Mastering the Art of Soviet Cooking

Mastering the Art of Soviet Cooking

A Memoir of Love and Longing

Downloadable Audiobook - 2013
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Baker & Taylor
A multi-generational memoir by a celebrated food writer captures the flavors of the mid-20th-century Soviet experience, tracing her upbringing by an anti-Soviet mother, her witness to the political events that led to the empire's collapse and the parallel food universes of her life that evinced both simple and sumptuous fare. Simultaneous.

Random House Digital
A James Beard Award-winning writer captures life under the Red socialist banner in this wildly inventive, tragicomic memoir of feasts, famines, and three generations Born in 1963, in an era of bread shortages, Anya grew up in a communal Moscow apartment where eighteen families shared one kitchen. She sang odes to Lenin, black-marketeered Juicy Fruit gum at school, watched her father brew moonshine, and, like most Soviet citizens, longed for a taste of the mythical West. It was a life by turns absurd, naively joyous, and melancholy--and ultimately intolerable to her anti-Soviet mother, Larisa. When Anya was ten, she and Larisa fled the political repression of Brezhnev-era Russia, arriving in Philadelphia with no winter coats and no right of return. Now Anya occupies two parallel food universes: one where she writes about four-star restaurants, the other where a taste of humble kolbasa transports her back to her scarlet-blazed socialist past. To bring that past to life, Anya and her mother decide to eat and cook their way through every decade of the Soviet experience. Through these meals, and through the tales of three generations of her family, Anya tells the intimate yet epic story of life in the USSR. Wildly inventive and slyly witty, Mastering the Art of Soviet Cooking is that rare book that stirs our souls and our senses.From the Hardcover edition.

Findaway World Llc

A James Beard Award-winning writer captures life under the Red socialist banner in this wildly inventive, tragicomic memoir of feasts, famines, and three generations  

Born in 1963, in an era of bread shortages, Anya grew up in a communal Moscow apartment where eighteen families shared one kitchen. She sang odes to Lenin, black-marketeered Juicy Fruit gum at school, watched her father brew moonshine, and, like most Soviet citizens, longed for a taste of the mythical West. It was a life by turns absurd, naively joyous, and melancholy-and ultimately intolerable to her anti-Soviet mother, Larisa. When Anya was ten, she and Larisa fled the political repression of Brezhnev-era Russia, arriving in Philadelphia with no winter coats and no right of return.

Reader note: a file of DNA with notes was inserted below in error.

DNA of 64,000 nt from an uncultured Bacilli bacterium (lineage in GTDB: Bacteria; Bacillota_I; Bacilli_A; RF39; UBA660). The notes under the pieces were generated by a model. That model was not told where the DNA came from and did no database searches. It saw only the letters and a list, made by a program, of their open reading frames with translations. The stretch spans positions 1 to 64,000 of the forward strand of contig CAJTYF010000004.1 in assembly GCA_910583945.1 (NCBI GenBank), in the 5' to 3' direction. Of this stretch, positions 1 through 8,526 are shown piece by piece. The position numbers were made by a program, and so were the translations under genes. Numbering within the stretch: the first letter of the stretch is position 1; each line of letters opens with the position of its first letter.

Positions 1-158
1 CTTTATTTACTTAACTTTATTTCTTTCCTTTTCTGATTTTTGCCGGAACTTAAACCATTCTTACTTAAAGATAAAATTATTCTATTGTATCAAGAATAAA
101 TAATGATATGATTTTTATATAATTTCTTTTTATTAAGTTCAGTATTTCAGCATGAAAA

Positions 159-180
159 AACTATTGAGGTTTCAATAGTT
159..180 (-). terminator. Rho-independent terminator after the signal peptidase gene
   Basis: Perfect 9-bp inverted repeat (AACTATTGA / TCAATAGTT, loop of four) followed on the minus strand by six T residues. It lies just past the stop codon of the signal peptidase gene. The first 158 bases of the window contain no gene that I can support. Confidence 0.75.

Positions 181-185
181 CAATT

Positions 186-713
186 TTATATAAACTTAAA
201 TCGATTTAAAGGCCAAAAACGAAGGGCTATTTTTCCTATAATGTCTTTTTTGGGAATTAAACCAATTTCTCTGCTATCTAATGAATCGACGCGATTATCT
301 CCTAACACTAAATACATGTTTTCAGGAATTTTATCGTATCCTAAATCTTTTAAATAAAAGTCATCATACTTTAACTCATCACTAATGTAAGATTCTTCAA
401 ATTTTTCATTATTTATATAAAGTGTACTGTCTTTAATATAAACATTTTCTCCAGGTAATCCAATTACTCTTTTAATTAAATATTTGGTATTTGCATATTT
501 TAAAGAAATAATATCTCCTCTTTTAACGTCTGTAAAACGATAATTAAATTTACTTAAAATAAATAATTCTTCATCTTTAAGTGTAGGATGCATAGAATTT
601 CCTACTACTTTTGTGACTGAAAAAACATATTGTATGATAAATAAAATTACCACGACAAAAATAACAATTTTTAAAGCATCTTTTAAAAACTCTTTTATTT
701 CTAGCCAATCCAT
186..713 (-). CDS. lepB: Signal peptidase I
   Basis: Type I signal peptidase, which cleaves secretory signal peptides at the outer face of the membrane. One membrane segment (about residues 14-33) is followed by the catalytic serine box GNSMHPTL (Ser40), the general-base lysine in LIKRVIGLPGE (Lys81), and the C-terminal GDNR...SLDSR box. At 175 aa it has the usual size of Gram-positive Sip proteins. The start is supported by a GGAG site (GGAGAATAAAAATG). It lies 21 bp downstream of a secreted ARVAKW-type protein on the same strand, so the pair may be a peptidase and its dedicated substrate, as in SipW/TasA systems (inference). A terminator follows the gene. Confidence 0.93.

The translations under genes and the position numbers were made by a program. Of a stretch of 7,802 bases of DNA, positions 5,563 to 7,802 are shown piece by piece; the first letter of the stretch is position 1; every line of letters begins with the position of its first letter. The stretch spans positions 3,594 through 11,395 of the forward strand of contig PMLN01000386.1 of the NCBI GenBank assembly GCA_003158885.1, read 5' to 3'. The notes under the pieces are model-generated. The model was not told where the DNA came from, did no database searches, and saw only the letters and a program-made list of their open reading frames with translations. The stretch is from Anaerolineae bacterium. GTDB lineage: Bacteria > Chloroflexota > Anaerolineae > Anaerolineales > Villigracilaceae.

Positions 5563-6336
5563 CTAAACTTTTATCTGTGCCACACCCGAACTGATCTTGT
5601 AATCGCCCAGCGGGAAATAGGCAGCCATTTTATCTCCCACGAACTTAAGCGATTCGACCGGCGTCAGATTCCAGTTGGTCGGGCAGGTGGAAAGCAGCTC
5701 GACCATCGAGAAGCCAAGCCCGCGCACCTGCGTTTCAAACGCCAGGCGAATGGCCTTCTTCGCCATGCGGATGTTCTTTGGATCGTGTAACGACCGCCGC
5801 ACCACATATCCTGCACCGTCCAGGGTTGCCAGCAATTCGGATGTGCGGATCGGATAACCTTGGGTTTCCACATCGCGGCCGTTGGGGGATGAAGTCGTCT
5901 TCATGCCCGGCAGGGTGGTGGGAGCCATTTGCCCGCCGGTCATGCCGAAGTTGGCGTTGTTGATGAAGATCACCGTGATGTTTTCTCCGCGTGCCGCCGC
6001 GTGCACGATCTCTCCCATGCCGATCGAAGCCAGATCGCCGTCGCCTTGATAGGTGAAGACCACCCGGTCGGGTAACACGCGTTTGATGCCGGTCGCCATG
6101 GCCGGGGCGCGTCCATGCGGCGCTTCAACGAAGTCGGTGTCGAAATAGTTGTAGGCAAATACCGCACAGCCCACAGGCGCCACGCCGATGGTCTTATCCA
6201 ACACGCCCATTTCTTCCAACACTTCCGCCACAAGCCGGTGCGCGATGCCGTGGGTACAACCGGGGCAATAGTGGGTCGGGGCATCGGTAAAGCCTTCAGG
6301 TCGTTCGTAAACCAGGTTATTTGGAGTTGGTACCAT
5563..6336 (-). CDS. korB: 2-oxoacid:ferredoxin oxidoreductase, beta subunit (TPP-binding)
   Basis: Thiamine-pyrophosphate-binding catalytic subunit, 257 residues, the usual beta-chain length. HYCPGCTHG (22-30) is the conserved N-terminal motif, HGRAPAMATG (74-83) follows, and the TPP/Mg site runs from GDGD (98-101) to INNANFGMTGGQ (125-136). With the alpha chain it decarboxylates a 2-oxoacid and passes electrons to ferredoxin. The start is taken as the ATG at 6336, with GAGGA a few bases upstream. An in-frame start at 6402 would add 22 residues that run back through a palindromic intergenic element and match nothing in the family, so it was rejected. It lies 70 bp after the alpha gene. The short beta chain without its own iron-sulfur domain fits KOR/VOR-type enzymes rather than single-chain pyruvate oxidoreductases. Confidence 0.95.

Now Anya occupies two parallel food universes: one where she writes about four-star restaurants, the other where a taste of humble kolbasa transports her back to her scarlet-blazed socialist past. To bring that past to life, Anya and her mother decide to eat and cook their way through every decade of the Soviet experience. Through these meals, and through the tales of three generations of her family, Anya tells the intimate yet epic story of life in the USSR. Wildly inventive and slyly witty, Mastering the Art of Soviet Cooking is that rare book that stirs our souls and our senses.



Publisher: New York : Crown Publishers, [2013]
ISBN: 9780804128346
Branch Call Number: eAudiobook
Characteristics: 1 sound file : digital
Additional Contributors: OverDrive, Inc

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hopiepokie
Aug 04, 2014

The memoir is only loosely based on food, but it is a constant and reveals how much we use food to symbolize our culture and heritage. I wish I'd had a better familiarity with Russian/Soviet history before listening to this, but it was great to get a human rather than textbook perspective on the last century or so of those who feel connected to this part of the world.

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